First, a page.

Thanks to a quintet of satellites and a backup posse of ground-based telescopes, researchers have gotten their best look ever at how auroras–also known as the southern and northern lights–begin to form in space. The dazzling light displays are provoked by “space tornadoes,” researchers say.
Whirling at more than a million miles per hour, these invisible, funnel-shaped solar windstorms carry electrical currents of more than a hundred thousand amps—roughly ten times that of an average lightning strike—scientists announced…. And they’re huge: up to 44,000 miles (70,000 kilometers) long and wide enough to envelop Earth [National Geographic News].
The observations were made as part of NASA’s THEMIS mission, which uses the satellites and telescopes to study how solar winds, the charged particles that stream from the sun, interact with the Earth’s magnetic field. On the Earth’s dark side, the solar wind stretches out the field, forming a region known as the magnetotail. The magnetotail is like a rubber band; when it is stretched too far, “eventually it snaps and releases the energy”, says team member Andreas Keiling [New Scientist]. That snap creates turbulence and forms the tornadoes, researchers announced at the European Geosciences Union meeting.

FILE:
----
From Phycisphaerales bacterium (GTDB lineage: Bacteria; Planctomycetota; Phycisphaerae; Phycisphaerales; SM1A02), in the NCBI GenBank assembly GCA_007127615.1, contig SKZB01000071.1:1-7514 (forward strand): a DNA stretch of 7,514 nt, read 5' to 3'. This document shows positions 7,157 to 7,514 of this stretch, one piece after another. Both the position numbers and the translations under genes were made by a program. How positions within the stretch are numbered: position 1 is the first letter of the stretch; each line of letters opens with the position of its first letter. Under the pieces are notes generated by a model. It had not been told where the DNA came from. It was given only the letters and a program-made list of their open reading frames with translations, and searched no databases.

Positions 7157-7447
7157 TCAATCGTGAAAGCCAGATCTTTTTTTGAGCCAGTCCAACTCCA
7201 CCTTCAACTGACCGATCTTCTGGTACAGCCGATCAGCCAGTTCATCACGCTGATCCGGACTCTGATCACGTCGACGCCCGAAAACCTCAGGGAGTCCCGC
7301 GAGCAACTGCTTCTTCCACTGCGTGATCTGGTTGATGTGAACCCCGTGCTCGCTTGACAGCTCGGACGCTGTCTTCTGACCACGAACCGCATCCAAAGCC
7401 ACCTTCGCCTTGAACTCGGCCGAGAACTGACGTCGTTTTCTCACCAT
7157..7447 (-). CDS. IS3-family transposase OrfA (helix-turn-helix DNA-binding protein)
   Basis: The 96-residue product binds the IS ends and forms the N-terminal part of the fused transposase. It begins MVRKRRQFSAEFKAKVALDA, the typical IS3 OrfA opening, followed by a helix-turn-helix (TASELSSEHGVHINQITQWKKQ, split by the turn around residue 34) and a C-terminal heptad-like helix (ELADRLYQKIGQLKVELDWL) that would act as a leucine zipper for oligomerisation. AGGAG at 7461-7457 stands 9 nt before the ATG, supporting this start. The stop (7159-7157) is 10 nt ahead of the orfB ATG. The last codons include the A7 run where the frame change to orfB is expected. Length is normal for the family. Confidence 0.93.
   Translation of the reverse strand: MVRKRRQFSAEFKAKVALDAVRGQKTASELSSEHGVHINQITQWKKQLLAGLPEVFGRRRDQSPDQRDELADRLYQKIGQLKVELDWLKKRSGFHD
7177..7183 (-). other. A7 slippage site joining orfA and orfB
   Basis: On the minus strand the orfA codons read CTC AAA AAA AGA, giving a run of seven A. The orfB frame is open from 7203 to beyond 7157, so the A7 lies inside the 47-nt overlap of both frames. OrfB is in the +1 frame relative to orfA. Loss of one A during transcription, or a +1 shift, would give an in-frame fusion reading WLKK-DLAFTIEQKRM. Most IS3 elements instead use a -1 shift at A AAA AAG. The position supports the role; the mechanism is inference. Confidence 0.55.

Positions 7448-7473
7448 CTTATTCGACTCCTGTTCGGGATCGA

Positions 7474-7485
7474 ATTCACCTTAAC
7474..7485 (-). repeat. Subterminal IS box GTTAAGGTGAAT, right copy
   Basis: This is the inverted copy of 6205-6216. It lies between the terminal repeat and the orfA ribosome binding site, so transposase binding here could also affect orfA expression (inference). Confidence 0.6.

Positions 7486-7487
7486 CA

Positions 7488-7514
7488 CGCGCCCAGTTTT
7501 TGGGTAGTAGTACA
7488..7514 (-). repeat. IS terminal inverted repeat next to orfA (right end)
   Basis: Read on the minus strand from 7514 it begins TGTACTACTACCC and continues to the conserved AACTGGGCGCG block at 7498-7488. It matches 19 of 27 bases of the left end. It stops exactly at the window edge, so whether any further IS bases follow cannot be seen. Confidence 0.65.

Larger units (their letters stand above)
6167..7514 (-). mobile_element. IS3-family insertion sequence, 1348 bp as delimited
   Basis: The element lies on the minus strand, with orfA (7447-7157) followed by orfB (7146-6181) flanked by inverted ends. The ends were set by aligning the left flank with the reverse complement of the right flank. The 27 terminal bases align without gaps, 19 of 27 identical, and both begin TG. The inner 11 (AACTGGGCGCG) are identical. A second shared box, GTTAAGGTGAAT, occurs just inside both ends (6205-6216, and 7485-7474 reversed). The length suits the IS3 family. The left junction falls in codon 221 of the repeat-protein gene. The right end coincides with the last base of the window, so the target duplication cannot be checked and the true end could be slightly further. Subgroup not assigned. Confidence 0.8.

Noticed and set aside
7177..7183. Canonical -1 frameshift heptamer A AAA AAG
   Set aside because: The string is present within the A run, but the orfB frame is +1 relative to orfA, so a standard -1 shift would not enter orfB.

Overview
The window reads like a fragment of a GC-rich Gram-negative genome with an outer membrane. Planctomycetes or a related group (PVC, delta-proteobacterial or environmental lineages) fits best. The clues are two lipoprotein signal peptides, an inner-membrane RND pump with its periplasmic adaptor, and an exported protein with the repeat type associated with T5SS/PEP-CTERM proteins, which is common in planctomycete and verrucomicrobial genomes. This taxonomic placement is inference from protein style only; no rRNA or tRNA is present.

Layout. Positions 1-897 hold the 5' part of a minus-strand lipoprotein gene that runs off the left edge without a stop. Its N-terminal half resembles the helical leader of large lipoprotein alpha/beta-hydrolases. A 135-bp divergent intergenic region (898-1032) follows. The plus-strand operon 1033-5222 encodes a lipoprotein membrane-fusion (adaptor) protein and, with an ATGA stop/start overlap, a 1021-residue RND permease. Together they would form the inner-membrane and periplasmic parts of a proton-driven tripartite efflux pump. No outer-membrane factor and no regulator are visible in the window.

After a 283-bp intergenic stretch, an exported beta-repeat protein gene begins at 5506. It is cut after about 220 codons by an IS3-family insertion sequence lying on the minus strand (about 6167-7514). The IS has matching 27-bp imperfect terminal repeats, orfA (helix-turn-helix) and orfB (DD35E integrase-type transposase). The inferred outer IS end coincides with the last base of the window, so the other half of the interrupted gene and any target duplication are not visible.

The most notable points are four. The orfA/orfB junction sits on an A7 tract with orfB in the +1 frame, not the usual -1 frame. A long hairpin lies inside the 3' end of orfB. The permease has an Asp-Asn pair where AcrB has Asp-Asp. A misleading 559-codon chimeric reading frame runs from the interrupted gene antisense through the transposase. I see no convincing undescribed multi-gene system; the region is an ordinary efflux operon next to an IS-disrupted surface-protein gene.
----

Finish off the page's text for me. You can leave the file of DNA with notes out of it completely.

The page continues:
The charged particles in the vortices are propelled towards the earth and collide with particles in the ionosphere, which releases energy and makes the molecules glow in unearthly shades of green and purple. Says researcher Karl-Heinz Glassmeier: “The Themis satellites have given us our first opportunity to see the process that generates the aurorae in three dimensions and show just what spectacularly powerful events they are” [Telegraph].
While the auroras are beautiful natural phenomena, not all the effects of the solar wind are so benign. Solar storms can damage satellites and pose a real threat to the electric power grid. A better understanding of all this is needed to improve space storm forecasting and to predict what might happen to power grids. Experts say the next period of maximum solar activity — due around 2012 — could bring a level of storminess not seen in many decades. A recent report by the National Academy of Sciences concluded that a major storm during the next peak could cripple power grids and other communications systems [SPACE.com].
80beats: Distant Turbulence in the Magnetic Field Triggers the Northern Lights
DISCOVER: Seeing the Light takes readers to an aurora research station in the Alaskan interior
DISCOVER: Space Weather explains the damage that solar storms can wreak
Image: flickr / nick_russill